'Child penalty' leads to '20pc difference in wages'
The so-called 'child penalty' means that women who take career breaks to have a child routinely earn 20pc less than their male counterparts, a new study reveals.
A research paper on the gender pay gap issue, published by the global recruitment agency Cpl Resources, found that traditional gender roles for women in the home and at work haven't changed much over the years.
The study found the so-called 'child penalty' is the largest single reason for inequality in wages between the sexes.
It said women's careers typically stall when they take time out from their jobs to have a child or care for a dependant, and they consequently fail to progress to higher-paying positions.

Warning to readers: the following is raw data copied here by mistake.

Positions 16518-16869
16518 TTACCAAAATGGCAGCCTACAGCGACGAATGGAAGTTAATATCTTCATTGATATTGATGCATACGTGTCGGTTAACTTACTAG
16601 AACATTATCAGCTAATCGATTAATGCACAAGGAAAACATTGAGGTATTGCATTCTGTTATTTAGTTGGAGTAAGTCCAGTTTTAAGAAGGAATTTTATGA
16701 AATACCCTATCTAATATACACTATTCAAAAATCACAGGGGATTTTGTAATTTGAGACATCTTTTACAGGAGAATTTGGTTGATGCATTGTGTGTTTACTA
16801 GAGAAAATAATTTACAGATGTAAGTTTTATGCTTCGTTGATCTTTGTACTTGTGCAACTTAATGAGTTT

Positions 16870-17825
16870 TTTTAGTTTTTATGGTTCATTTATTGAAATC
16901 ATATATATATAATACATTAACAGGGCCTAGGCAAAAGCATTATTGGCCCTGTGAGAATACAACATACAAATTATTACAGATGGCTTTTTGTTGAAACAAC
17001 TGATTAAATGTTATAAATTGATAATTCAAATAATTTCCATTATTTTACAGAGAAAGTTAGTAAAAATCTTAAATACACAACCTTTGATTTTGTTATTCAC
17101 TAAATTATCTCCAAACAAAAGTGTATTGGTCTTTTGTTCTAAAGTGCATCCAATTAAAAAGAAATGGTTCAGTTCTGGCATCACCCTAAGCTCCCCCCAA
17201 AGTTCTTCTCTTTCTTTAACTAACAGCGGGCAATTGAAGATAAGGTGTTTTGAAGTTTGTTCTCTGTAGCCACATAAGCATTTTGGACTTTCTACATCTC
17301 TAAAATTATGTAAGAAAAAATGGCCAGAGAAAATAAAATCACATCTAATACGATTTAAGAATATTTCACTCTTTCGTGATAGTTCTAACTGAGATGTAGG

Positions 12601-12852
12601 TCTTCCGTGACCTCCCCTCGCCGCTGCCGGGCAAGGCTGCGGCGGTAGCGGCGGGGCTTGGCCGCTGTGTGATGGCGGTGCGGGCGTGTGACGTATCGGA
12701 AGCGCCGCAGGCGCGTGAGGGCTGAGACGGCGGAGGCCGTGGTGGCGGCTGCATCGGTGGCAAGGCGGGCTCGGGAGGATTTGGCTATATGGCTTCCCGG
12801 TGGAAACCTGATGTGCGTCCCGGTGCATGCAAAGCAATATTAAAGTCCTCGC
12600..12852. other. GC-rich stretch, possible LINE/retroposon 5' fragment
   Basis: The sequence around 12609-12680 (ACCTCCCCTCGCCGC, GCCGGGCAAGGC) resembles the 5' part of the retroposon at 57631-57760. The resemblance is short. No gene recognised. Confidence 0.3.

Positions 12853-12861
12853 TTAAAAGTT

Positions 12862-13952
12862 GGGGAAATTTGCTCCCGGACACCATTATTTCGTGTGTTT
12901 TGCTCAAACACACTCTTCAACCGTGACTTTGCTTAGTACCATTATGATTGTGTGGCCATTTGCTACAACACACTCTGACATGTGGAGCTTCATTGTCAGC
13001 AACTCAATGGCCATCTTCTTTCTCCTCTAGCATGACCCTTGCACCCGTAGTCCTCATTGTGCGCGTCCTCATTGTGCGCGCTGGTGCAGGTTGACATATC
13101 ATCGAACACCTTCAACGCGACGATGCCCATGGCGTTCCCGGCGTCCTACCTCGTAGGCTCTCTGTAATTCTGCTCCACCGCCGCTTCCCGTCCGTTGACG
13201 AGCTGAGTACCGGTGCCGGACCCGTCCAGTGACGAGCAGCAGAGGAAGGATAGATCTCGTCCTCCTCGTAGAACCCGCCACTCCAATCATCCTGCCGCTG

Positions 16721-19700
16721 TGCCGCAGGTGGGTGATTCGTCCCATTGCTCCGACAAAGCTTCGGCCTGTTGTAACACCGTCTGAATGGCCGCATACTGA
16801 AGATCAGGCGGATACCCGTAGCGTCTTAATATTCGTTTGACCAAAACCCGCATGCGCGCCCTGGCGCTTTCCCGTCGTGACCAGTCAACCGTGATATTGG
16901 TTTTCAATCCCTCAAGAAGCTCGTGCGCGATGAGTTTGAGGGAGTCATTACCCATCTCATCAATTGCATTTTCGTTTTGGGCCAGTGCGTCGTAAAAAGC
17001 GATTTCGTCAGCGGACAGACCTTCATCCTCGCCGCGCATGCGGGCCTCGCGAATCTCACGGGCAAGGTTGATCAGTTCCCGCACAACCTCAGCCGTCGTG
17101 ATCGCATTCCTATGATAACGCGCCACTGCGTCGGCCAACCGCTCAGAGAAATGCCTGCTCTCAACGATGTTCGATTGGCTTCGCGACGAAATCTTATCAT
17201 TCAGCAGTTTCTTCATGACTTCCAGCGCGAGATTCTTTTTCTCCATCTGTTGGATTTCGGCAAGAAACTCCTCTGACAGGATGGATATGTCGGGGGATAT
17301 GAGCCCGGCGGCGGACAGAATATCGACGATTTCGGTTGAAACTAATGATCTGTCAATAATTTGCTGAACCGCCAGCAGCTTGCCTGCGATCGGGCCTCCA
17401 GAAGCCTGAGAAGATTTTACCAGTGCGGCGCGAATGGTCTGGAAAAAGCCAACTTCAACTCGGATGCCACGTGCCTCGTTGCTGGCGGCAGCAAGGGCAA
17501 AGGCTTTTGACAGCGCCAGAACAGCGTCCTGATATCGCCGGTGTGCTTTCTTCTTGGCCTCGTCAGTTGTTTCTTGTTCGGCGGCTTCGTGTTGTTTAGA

Citing a study published in Denmark this year using data collected over the past 30 years, the gender gap study found "that most of the remaining gender inequality in earnings is due to having children".
"It leads to a 20pc difference in wage overall, in what is called the 'child penalty'," the paper states.
"There are a lot of women who have been forced to quit the professional world because they are unable to balance the demands of a professional life, the costs of childcare and the juggles of caring for dependants," said Siobhan O'Shea, Cpl's director of client services.
The study also found that only 40pc of women who take maternity leave return to work after having a child, even though 90pc of respondents said they would like to return to work.
"Women cannot survive in a family and economic structure designed for life over 50 years ago," Ms O'Shea said.